May is Mental Health Awareness Month

Employers are in a powerful position to help their employees take care of their mental health needs. Certainly, they can offer the benefits and accommodations that can help their workforce stay at work and return to work. And indeed, employees want employers to address holistic well-being, with 68% of survey respondents saying it’s more important than ever that employers help employees with mental health, and 41% saying they would turn down their dream job if it wasn’t good for their mental health. 


But first, companies need to take a good look at the culture of their workplace when it comes to attitudes about mental health and illness and how well-informed employees, their managers, and Human Resources (HR) department are about mental health in the workplace. Questions to consider include: 

  • Are you creating an environment where employees can feel comfortable talking about mental health and asking for help?  
  • Do your managers know about signs and symptoms that suggest a mental health issue? And conversely, do they also realize that in many cases, it isn’t obvious that an employee has a mental health concern?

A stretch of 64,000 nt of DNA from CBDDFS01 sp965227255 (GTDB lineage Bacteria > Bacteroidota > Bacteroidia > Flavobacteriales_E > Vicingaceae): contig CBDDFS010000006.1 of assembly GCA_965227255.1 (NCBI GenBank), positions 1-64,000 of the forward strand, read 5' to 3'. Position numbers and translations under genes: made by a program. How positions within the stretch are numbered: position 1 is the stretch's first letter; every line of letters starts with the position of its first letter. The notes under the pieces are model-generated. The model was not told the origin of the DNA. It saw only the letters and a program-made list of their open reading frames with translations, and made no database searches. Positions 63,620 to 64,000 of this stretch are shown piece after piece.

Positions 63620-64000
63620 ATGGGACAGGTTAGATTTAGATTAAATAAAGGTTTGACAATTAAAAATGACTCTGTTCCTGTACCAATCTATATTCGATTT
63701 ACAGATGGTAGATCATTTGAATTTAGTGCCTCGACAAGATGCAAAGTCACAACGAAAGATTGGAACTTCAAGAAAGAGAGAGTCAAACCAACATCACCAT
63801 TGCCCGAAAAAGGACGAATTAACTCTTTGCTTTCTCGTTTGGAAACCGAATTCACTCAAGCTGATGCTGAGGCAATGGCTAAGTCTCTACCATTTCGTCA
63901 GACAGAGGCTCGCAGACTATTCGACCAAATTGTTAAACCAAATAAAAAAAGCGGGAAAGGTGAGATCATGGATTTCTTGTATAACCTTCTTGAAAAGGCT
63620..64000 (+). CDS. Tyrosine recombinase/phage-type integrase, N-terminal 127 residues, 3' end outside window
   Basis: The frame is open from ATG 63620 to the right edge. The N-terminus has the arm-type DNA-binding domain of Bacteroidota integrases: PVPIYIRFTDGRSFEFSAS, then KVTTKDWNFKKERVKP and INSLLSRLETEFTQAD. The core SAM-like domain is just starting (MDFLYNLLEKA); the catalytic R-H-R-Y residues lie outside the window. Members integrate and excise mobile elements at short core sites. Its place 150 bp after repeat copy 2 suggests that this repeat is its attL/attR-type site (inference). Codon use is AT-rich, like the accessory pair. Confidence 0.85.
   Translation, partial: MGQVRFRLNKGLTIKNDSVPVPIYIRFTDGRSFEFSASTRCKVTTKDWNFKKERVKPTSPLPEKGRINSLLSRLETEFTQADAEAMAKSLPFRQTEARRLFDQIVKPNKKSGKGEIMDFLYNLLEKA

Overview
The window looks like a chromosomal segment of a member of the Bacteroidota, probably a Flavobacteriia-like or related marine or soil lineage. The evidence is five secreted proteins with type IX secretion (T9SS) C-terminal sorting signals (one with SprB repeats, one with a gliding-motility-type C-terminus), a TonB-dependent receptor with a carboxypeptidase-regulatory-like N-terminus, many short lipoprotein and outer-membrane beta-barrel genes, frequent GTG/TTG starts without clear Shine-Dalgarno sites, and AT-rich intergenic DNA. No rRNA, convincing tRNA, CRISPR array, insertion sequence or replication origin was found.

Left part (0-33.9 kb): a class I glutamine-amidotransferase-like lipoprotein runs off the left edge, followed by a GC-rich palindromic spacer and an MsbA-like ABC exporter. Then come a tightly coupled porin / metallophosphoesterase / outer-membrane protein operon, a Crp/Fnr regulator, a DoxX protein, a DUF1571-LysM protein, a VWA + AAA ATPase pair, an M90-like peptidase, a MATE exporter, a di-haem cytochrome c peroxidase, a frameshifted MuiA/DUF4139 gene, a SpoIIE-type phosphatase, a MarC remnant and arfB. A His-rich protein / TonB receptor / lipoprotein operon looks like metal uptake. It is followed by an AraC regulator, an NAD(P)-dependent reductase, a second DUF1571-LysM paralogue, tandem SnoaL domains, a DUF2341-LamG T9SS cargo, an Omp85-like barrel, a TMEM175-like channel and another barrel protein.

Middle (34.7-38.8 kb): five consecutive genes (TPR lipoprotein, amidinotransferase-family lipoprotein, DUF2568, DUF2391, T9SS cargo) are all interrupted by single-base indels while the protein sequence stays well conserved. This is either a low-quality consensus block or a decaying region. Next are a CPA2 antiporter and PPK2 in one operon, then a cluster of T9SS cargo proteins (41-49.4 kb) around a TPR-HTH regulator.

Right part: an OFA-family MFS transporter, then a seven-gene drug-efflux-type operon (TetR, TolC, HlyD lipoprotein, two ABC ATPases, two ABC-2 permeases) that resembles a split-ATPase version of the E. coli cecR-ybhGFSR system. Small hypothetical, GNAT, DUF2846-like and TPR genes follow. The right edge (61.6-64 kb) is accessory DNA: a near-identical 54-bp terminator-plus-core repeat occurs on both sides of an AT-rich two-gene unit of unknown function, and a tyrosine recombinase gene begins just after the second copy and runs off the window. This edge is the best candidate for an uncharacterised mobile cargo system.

• Do managers and HR understand that the ADA covers mental as well as physical health and the role accommodations can play for both remote and on-site employees?  
  • Are managers and HR familiar with the interactive process and know how to use it to gather information and explore, choose, implement, and monitor appropriate accommodations? 
  • Do employees know about all the programs and benefits (supplemental health, wellness coverage, EAPs, etc.) your company offers? 
  • Do managers know to avoid assumptions about mental health issues and challenge misconceptions when they hear them? 
  • Do employees use respectful language to talk about mental health conditions and respect others’ personal space and individual differences? 

Managers and HR play a crucial role; managerial support strongly correlates with employee empowerment and positive employee mental health outcomes. The more you talk about mental health in the workplace, the weaker the stigma surrounding mental illness becomes.